I think it was probably in 2015 that Jim moved into residential care. He was needing round the clock support and Margret just couldn’t do that alone. After he moved into the care home I did still go and see him regularly but it was very difficult to keep the conversation going. Because of his dementia Jim didn’t have much interest in current affairs or what was going on. We’d talk about the same stories round in circles a bit but then it would be hard to think of anything else to say.
It was around about this time that my brother-in-law mentioned the Alzheimer Scotland allotment. He was with the Council and had been working with the charity to make it easier to access the allotment from the road. He’d heard that they were looking for volunteers to help out with the allotment. I’m a keen gardener so I was really keen to see what I could do to help out. It also turned out that the allotment was right across the road from the care home that Jim was in. Jim hadn’t been much of a gardener himself, but I began taking him across to the allotment every Thursday. It was definitely the best decision I made. All the people at the allotment, volunteers, people with dementia and staff – became a really close wee community. Jim went from not caring much about gardening to becoming a bit of a gardening bore! Jim’s daughter, Louise, is a primary school teacher and she was able to get the kids from the primary school involved too, which was really nice.
So every Thursday I would go and collect Jim from the home. The staff would have him all ready in his special “allotment trainers” that his wife bought specially for him in New York when she was able to get away for a wee holiday. Jim was so proud of those trainers! When I picked him up we’d always have a week joke that we were off to the allotment to dig an escape tunnel and that we weren’t coming back! In that last 18 months of his life, I saw Jim far more than I’d ever seen him since our school days. I’d see him every week at the allotment, or if the weather wasn’t great a group of us would go to a nearby café. I think it was important for Jim to be able to get out and do something different. He really enjoyed those Thursday outings, even if it was just for a couple of hours. I like to think that that regular one day a week where I was seeing Jim gave his wife a bit of a break and that she knew she had that day free to do what she wanted to do.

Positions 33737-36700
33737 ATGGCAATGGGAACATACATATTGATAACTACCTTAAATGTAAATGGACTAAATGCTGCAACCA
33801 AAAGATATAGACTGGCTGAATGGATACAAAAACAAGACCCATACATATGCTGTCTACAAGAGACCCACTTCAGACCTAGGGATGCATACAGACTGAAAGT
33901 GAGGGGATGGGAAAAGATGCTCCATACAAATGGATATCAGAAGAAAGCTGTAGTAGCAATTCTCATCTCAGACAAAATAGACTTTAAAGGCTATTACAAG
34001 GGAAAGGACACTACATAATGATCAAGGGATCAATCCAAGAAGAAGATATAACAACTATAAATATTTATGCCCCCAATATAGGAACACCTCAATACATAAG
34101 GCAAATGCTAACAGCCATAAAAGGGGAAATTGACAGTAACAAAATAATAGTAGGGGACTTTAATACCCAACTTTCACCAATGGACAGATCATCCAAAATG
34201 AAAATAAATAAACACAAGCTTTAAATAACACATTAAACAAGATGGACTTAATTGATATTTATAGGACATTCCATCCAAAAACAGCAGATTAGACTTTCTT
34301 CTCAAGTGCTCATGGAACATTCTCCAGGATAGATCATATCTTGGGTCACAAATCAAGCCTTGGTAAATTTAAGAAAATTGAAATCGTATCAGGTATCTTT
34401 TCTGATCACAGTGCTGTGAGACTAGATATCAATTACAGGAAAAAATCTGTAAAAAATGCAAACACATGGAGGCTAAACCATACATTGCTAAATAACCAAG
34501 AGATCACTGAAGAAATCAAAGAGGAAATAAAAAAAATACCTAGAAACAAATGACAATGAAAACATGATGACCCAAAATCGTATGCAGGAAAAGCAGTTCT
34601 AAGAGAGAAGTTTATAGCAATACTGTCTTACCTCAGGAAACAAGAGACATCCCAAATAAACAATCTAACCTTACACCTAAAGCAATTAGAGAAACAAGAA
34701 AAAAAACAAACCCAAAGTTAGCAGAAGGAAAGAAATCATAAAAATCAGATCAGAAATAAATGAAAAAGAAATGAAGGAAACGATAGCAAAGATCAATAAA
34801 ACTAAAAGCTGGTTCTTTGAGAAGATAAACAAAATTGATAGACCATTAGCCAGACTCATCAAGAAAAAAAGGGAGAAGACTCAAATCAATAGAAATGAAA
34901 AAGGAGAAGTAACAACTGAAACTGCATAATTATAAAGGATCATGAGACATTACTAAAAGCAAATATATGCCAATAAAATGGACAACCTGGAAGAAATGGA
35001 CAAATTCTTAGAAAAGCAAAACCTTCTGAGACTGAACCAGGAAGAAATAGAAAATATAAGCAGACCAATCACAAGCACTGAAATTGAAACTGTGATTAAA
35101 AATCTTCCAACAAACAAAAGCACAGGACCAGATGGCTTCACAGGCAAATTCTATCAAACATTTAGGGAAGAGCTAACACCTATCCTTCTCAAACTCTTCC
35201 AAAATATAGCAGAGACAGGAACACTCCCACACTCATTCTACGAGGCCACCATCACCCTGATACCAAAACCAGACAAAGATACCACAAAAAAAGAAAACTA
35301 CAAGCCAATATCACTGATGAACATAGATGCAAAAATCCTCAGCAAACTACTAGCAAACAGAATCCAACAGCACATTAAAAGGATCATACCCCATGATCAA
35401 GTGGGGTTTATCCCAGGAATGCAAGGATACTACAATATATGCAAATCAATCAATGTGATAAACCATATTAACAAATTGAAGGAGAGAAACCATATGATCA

Sadly, last August Jim’s condition deteriorated. He became very distressed and agitated and the staff at the care home couldn’t look after him anymore so he was moved to a secure ward in Gartnavel Hospital. He was there for about 4 months and my wife and I still visited him every week. I think he always recognised us, even if it was just for a few seconds for each visit that you would see that glimpse of recognition or understanding in his eyes. It was hard to see Jim like that but I’m glad I kept going to see him.
Last autumn Jim was moved back into a care home when his condition deteriorated further. I went to see him for the last time and he passed away two days after my last visit.
One of the things I’ve learnt from this experience is that you can’t force your friends to take you up on offers of support, or make them tell you when something is wrong, but you can remind them that you are there for them whenever they decide that they need you. You can’t force your friendship on someone or make their choices for them but it’s good to offer a gentle reminder that you’re thinking about them and that you’re here.
I’ve continued to be involved with Alzheimer Scotland and still volunteer with the allotment, and the singing groups and we’re even setting up some new Health Walks this year.